How Does a Nonprofit Fiscal Agency Work?

Fiscal agents accept donations on behalf of other organizations.
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Fiscal agency involving nonprofit organizations is an agreement for a tax-exempt charitable organization to accept donations on behalf of an organization that has not been granted tax-exempt status by the IRS or one that does not meet the criteria a foundation sets for receiving a grant. Some foundations allow a tax-exempt organization to act as fiscal agent for another organization for various reasons. The fiscal agent agreement is more than an act of kindness from a big nonprofit to a startup. It is a legal action that has consequences.


Fiscal Agency

The agent in the fiscal agency relationship acts on behalf of the principal -- the organization that receives the pass-through grant -- and has no control over the donation or the project the funds are intended to support. The fiscal agent merely acts a pass-through organization to allow another organization to receive the donation. The principal controls the agent's activities and has no obligation to provide information to the fiscal agent or allow involvement beyond acceptance of the donation.

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Many foundations cannot legally make donations to organizations that are not tax-exempt under section 501(c)(3) of the IRS tax code. Some organizations don't have tax-exempt status because they are waiting for a decision from the IRS or they are foreign organizations that have not applied for exemption. Some foundations restrict their financial support to established organizations. Fiscal agents sometimes accept funds for organizations that are tax-exempt, but don't have the infrastructure to manage funds and provide the required record-keeping. Foundations cannot make grants to individuals. The use of fiscal agents by some foundations, like the National Endowment for the Arts, solves the problem of the grants being taxed as personal income for the individual recipients.



An organization that is not tax-exempt finds a foundation that is a good match and that allows fiscal agency. The organization identifies and meets with a 501(c)(3) organization, preferably one with a similar mission, to discuss the project or need and ask about fiscal agency. Fiscal agents usually charge administrative fees for the service. Foundations that allow fiscal agency have guidelines for acceptable fiscal agents and procedures for applying for and receiving the donation. A formal agreement will prevent problems down the road and ensure that all parties behave as expected.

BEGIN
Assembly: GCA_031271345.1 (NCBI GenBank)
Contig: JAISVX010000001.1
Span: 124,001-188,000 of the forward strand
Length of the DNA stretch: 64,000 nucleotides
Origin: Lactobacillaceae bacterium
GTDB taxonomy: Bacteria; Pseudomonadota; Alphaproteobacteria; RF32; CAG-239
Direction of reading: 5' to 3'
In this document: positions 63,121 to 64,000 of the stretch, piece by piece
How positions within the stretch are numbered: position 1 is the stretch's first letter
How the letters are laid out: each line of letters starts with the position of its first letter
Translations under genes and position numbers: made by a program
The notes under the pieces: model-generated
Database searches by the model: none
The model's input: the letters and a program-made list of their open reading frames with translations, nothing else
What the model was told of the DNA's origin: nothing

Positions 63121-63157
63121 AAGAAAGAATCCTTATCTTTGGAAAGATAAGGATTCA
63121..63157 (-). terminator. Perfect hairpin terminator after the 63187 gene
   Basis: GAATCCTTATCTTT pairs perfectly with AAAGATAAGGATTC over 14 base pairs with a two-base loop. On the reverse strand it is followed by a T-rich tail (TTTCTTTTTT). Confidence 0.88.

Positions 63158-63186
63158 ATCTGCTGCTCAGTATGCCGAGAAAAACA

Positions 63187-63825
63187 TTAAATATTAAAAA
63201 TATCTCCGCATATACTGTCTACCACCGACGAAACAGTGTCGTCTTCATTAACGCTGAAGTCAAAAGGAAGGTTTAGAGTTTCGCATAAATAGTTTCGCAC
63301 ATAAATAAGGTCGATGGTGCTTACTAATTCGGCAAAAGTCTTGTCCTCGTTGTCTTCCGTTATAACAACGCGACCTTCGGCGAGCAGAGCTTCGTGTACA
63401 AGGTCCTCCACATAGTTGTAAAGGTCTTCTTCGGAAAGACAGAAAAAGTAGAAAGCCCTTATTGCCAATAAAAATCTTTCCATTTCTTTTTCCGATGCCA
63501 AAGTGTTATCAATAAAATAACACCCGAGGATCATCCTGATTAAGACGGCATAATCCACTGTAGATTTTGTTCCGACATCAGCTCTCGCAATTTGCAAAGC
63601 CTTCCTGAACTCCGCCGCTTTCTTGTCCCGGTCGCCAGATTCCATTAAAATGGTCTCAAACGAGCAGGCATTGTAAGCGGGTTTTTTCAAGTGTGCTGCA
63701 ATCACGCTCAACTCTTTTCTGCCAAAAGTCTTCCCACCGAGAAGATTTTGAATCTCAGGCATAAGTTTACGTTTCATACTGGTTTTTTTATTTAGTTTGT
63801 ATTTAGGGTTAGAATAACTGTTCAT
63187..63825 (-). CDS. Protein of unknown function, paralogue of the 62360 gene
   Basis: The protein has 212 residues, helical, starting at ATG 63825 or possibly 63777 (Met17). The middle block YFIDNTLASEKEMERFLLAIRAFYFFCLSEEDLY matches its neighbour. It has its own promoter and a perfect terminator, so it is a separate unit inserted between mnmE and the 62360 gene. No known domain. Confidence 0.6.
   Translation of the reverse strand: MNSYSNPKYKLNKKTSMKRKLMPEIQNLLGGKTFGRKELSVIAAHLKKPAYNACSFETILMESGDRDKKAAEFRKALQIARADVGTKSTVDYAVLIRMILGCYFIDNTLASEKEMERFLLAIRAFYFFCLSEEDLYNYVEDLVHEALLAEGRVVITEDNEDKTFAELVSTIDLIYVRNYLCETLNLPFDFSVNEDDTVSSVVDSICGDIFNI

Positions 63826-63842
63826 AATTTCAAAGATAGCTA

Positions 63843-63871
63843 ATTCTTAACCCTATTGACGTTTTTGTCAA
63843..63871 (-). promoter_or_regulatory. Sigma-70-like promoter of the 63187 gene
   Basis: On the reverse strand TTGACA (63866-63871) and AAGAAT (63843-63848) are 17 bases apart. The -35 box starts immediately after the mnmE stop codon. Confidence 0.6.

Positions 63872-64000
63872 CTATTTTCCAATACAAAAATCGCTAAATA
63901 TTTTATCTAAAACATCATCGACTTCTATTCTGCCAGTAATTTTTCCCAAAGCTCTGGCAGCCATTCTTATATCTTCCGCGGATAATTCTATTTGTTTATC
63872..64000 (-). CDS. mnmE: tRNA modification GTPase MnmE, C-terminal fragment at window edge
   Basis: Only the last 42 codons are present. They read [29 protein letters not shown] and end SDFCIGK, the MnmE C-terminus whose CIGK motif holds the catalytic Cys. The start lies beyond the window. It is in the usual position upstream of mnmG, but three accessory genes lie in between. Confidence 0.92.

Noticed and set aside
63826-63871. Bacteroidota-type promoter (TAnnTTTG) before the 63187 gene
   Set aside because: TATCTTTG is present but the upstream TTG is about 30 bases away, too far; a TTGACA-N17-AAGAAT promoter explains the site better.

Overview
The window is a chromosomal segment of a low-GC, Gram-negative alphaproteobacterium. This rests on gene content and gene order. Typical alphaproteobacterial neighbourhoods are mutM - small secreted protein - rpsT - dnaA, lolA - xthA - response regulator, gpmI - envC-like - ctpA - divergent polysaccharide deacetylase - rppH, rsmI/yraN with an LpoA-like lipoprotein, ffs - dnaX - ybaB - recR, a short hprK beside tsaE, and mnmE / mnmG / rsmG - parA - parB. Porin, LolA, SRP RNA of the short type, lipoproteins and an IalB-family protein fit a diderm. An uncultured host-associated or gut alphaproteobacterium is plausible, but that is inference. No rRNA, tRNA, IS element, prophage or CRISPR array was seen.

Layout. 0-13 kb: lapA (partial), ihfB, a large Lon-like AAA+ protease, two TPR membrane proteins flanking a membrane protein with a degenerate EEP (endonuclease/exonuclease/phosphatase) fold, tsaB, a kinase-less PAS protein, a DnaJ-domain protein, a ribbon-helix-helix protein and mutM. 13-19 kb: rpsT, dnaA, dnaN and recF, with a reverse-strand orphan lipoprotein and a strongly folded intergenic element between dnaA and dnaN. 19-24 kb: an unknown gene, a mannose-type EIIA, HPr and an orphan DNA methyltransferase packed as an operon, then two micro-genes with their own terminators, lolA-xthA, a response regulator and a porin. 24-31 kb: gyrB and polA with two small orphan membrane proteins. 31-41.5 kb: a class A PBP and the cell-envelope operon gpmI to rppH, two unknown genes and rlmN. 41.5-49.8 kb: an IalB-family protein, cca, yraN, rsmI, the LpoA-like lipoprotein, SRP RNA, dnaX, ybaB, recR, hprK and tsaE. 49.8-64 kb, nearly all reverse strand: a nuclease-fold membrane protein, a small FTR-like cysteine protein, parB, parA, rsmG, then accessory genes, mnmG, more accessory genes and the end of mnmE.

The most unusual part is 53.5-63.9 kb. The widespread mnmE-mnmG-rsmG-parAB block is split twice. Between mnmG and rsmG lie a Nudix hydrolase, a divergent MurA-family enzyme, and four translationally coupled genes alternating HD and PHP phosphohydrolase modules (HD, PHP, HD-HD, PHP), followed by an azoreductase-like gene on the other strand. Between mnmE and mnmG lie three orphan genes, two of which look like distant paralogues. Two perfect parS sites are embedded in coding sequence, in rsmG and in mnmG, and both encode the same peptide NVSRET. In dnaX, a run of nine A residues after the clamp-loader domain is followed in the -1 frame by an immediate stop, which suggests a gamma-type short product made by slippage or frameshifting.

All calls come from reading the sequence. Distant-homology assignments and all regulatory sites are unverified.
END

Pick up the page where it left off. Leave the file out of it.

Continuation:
Charitable Donations

The IRS allows charitable deductions on income tax returns only for donations made to 501(c)(3) organizations. The IRS may determine that the donation passed through a fiscal agent is not a charitable donation made to a tax-exempt organization and eligible for a tax deduction. The IRS considers the donation a gift to the tax-exempt charity only if it retains some control over the funds it passed along to the other organizations. Because the donation is earmarked for a specific organization or use, the IRS may ignore the involvement of the fiscal agent and determine that the donation was made directly to an organization that is not tax-exempt.


Fiscal Agency vs. Fiscal Sponsorship

Many people in the nonprofit world use the words "fiscal agency" and "fiscal sponsorship" interchangeably, but attorneys distinguish between the two, explaining the difference in terms of agency laws and control over the funds. Fiscal sponsorship requires the fiscal sponsor to accept responsibility for proper use of the funds and the operation of the project the funds support. The fiscal sponsor may exercise control over the recipient organization and is liable for reimbursing the foundation for funds used improperly.



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